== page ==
5 Steps to Determining Your Right Level of Homeowners Insurance in the PNW 

Homeowners Insurance
June 06, 2022
homeowners insurance policy document close up

You own your own home now and that’s expensive. We know that’s true without knowing even one more thing about you, just simply because you live near the West Coast. American homes, in general, have a median home value of well over $300,000. 

That’s a lot of investment. Your homeowners insurance had better reflect your home’s high value. Here are 5 ways of figuring out what you should be paying for the ultimate return on investment and level of financial protection for your family. 

1. Consider Current Construction Costs When Buying Home Insurance 

Let’s just get right to the worst-case scenario: your home burns to the ground, leaving nothing but soot. 

Okay, that’s harsh. But the point is that if you insured your home ten years ago, you’ll get a fraction of what it would cost to replace your home if it was destroyed by flood, earthquake, or fire. 

You need to crunch the numbers to figure out what your home is worth in relation to current construction costs in your community. To do that, find the local per-foot construction costs by asking a real estate agent, your homeowners insurance agent, or a building contractor…whoever you trust. 

Then multiply your home’s square footage against that per-foot cost, and that’s what it would take to rebuild your home today. Keep in mind that this is only a good starting point to your home’s real value because it doesn’t factor in the land upon which it’s built and the intrinsic worth of all of the stuff inside your home. (Don’t worry, we’re getting to that next.) 

2. Do a Home Inventory to Get an Estimate of the Value of Your Home’s Contents 

Speaking of ballpark figures, this tabulation will be rough. But again, you’re only trying to get a general idea of whether your current level of homeowners insurance coverage is enough. So now think about what it might cost to replace…everything. 

Start with the highest value items — your most expensive electronics, art and antiques, and jewelry. Most home insurance policies only cover categories of limitations. You might have a $2,000 cap on jewelry, for instance. Think about the pricey items you’ve bought since purchasing your policy. If you have one necklace worth $5,000, your current limitation might not even come close. 

Discuss with your homeowners insurance agent whether it’s worth getting add-on coverage for certain valuable items. This is usually very affordable, but the additional sense of security might be worth millions.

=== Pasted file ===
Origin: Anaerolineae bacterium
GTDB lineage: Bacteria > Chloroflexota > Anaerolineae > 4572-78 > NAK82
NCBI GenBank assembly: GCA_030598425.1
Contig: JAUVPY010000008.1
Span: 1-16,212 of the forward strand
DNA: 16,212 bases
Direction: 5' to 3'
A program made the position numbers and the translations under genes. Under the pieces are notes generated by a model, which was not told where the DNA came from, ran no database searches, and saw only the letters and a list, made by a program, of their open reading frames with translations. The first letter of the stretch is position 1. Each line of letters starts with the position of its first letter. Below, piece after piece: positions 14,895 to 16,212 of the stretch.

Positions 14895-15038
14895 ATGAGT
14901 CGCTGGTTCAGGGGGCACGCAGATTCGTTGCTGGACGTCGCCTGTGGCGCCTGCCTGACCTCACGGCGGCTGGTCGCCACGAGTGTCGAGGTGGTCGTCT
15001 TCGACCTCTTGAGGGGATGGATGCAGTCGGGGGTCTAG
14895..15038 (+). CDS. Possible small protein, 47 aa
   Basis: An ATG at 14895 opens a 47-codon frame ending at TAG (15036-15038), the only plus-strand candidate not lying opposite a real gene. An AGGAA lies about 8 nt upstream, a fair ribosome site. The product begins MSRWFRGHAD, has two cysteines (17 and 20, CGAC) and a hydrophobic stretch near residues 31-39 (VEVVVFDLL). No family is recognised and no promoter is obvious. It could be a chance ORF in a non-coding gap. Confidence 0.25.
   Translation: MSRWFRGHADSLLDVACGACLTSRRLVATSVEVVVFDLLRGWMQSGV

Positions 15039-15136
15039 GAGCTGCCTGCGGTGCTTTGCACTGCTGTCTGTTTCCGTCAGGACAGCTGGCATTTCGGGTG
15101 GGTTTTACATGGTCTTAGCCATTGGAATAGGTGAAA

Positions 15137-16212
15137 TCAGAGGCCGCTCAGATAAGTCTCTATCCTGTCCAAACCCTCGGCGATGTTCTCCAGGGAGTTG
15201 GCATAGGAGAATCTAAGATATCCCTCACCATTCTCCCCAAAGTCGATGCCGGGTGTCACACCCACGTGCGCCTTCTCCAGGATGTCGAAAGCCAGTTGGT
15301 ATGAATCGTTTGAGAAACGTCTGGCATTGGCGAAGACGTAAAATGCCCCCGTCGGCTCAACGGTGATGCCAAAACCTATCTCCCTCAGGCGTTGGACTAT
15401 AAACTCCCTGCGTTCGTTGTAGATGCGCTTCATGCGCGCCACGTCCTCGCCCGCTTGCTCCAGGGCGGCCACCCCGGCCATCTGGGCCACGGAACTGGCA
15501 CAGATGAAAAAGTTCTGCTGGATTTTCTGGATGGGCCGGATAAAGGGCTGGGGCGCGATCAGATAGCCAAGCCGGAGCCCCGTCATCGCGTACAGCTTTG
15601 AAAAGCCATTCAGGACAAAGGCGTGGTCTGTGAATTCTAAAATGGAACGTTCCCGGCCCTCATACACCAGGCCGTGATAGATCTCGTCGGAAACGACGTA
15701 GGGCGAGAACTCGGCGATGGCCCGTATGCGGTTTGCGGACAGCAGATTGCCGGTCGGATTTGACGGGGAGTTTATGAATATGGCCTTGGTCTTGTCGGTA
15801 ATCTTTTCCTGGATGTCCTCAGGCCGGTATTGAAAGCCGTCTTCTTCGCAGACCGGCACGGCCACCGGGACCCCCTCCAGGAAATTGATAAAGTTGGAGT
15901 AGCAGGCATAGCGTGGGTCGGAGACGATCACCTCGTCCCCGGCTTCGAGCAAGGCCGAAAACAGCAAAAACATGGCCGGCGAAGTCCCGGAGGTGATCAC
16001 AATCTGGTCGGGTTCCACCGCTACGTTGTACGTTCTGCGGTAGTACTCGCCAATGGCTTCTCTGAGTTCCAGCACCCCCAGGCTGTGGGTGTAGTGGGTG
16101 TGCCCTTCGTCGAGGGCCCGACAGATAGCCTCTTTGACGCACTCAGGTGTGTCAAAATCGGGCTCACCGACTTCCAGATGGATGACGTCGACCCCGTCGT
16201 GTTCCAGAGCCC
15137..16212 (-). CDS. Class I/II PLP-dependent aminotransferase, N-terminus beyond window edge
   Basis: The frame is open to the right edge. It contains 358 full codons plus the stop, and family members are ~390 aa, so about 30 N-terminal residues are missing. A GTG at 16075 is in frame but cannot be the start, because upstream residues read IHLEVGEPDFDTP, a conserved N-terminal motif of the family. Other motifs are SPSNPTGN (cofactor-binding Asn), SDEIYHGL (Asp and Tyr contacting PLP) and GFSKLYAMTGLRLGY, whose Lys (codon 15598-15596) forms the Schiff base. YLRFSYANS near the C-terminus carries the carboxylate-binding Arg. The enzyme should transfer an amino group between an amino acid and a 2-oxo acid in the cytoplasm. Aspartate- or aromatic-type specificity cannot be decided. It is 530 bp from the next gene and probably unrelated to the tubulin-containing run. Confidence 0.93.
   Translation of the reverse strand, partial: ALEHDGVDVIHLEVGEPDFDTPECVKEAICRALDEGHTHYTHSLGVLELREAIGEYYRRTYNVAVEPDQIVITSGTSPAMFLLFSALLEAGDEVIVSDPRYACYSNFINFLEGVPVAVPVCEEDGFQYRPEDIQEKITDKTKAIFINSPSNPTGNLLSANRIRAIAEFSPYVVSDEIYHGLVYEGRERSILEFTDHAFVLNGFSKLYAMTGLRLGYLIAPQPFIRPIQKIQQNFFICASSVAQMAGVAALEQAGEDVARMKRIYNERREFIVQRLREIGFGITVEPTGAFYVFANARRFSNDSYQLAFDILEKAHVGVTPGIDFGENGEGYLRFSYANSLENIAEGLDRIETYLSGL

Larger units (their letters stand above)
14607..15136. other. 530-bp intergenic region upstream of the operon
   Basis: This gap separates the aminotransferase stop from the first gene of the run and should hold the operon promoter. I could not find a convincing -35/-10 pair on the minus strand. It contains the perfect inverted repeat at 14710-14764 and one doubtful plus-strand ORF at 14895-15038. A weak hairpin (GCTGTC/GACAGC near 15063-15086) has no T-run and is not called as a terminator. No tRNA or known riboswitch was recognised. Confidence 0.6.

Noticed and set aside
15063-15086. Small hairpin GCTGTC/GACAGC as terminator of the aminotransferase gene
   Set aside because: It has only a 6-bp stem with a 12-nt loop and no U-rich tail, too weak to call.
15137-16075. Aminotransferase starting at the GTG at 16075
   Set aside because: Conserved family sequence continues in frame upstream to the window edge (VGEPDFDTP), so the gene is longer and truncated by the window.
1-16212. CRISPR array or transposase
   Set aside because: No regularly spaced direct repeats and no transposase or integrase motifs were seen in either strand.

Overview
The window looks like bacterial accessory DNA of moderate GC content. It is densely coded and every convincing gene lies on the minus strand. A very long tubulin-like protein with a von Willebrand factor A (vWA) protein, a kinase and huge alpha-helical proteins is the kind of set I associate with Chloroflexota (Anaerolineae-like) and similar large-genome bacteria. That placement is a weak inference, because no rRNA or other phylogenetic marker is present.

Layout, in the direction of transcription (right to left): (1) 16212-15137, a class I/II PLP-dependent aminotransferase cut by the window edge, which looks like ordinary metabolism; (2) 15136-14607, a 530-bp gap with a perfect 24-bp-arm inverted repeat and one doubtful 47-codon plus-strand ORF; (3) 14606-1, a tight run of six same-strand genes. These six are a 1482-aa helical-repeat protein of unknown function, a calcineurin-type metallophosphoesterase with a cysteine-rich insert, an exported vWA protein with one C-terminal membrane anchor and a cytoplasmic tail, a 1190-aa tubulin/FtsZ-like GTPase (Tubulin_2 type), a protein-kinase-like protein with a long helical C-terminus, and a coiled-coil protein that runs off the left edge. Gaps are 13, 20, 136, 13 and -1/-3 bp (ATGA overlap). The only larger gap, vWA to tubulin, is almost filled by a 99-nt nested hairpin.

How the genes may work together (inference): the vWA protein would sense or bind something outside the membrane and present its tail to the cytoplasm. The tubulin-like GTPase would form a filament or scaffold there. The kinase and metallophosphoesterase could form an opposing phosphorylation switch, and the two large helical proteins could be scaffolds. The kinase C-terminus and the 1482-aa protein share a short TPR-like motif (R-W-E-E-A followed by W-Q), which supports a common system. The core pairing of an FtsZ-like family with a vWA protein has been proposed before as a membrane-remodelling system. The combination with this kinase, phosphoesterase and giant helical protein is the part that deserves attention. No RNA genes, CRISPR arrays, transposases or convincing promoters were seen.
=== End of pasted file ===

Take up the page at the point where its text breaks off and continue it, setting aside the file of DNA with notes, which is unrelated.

smiling couple on computer

3. Find Out What Temporary Housing Will Cost You 

Warning: we’re going to get morbid again. Once more, we’re going to ask you to imagine Biblical-proportion floodwaters consuming your town. Or solid sheets of fire. Or…you get the idea. Sometimes really bad things happen, and you’re suddenly homeless. 

Well, not homeless. You and your family might be able to crash on the couches of friends and family for a while, but eventually you (or the family and friends) will want to be on your own again. That means temporary housing. It means hotels or by-the-month apartment housing or executive housing, or something unplanned. 

What does that cost? Your homeowners policy might have something called Additional Living Expenses, or ALE, built into it. This is what your insurance company will pay for you to live elsewhere in the case of an emergency. Not just that. It’s also supposed to cover restaurant meals and related expenses. 

Many standard homeowners insurance policies offer 20% of the covered value of your home in ALE. So if you have $300,000 in coverage, your ALE might be worth $60,000. Sounds like a lot of money, doesn’t it? But what does temporary housing cost in your locality? Let’s say you and your family had to live elsewhere for four months. That’s $500 a day in living expenses. Is that enough where you live? Ask your homeowners insurance agent if it seems reasonable. 

4. Configure Your Liability Needs 

Liability is what protects you if someone else gets injured on your property. Read your policy and see what your current limits are. Then consider whether that’s enough. 

Has your situation changed? For instance, if you have more visitors than the average person, or if you run a business from your home, you’re likelier to have more guests than if you live a solitary life. 

But even in that situation, you can be vulnerable. Consider a large limb breaking from your tree and falling on pedestrians or car traffic on the sidewalk or street outside your property. 

Also, consider whether you’re “worth suing.” If your bank account has grown, the lawyers of injured parties might figure it’s a good strategy to bring legal proceedings against you. Make sure you have adequate homeowner’s liability insurance coverage against that threat. Standard limits might be around $100,000, but experts say you could need as much as $300,000 to $500,000 in liability coverage. 

5. Get Yourself an Independent Insurance Agent 

A lot of our advice has ended with some variation of “ask your homeowner’s insurance agent.” That’s because there is no bigger expert than the agent with which you partner on the financial protection of your home. 

When you deal with an independent agent, you have on your side someone who doesn’t just represent one company. Instead, they’ve contracted to represent the insurance products of multiple major carriers. Therefore, when they go shopping for coverage on your behalf, they can find the best insurance product for you and your family, at a price you can afford 

Get Affordable Home Insurance Today  

Pick up the phone and dial (800) 455-8276 to talk with an independent homeowners insurance agent from Vern Fonk Insurance. Or meet face to face with an agent at an office location near you. You can also get a quick home insurance quote online.